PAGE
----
Artwork by William Goodridge Roberts,  Still Life with Blue Curtains

Goodridge Roberts
Still Life with Blue Curtains

oil on board
signed lower right; Roberts Inventory Number (697) on the reverse
32 x 32 ins ( 81.3 x 81.3 cms )

Auction Estimate: $9,000.00$7,000.00 - $9,000.00

Price Realized $9,000.00
Sale date: June 9th 2021

Galerie de Bellefeuille, Montreal
Private Collection, Toronto
Sandra Paikowsky, Goodridge Roberts: 1904-1974, Kleinburg, Ontario, 1998, pages 119-20
Throughout his career, William Goodridge Roberts’s artistic practice remained rooted in painting from direct observation. The motif of the still-life offered the artist a high degree of control over his subject, allowing him to set arrangements and execute compositions specifically suited to his interests. Rather than highlight the studio setting as in other works, here Roberts has opted for an ambiguous background made up of semi-cubist rectangular swathes of shifting tones. The window-like blue curtains activate the space with light and tonal variation, adding contrast with the earthy hues that dominate the painting. Roberts’s still-life paintings demonstrate a careful consideration of composition. The painter’s decision to arrange the tablecloth on a diagonal adds an immediate dynamism to the visual structure of the work.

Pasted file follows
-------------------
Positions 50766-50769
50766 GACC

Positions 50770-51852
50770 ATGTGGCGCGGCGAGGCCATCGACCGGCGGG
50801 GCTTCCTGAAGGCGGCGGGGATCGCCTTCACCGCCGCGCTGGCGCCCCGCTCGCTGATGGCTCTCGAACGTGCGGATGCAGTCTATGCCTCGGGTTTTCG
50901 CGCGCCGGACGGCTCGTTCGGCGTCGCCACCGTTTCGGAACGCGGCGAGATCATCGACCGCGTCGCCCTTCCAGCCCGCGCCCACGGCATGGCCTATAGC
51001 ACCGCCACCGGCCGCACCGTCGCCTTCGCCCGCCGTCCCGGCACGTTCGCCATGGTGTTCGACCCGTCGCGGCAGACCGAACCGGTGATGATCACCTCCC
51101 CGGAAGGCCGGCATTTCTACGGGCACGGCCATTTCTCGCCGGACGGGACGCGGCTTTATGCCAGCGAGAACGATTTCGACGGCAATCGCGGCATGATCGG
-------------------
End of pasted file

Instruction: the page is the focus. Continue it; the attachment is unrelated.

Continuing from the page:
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William Goodridge Roberts
(1904 - 1974) Canadian Group of Painters, RCA

Roberts was born in Barbados in 1904 to a prominent Canadian literary family. His father, Theodore, was a poet, novelist, and journalist. Roberts began his studies at Montreal's Ecole des Beaux-Arts but, encouraged by his art-critic aunt, Mary Fanton Roberts, he enrolled at New York's Art Students League. His New York schooling would prove to be a major influence on his career.

During the 1930s, Roberts lived, painted, and taught in Ontario. He was the very first artist-in-residence at Queens University in Kingston. Refusing to incorporate nationalist content into his work, Roberts became recognized for his modernist approach. In the 1940s, Roberts moved to Montreal and continued painting and teaching. He was admired by Quebec's francophone art community who saw in his work a reflection of the modernist figurative tradition from France, known in Montreal as "living art." His works were equally divided into the themes of landscapes, portraits and still lifes; all are textbook examples of each style. The artist's last major retrospective was held at the National Gallery of Canada in 1969. He died in January 1974.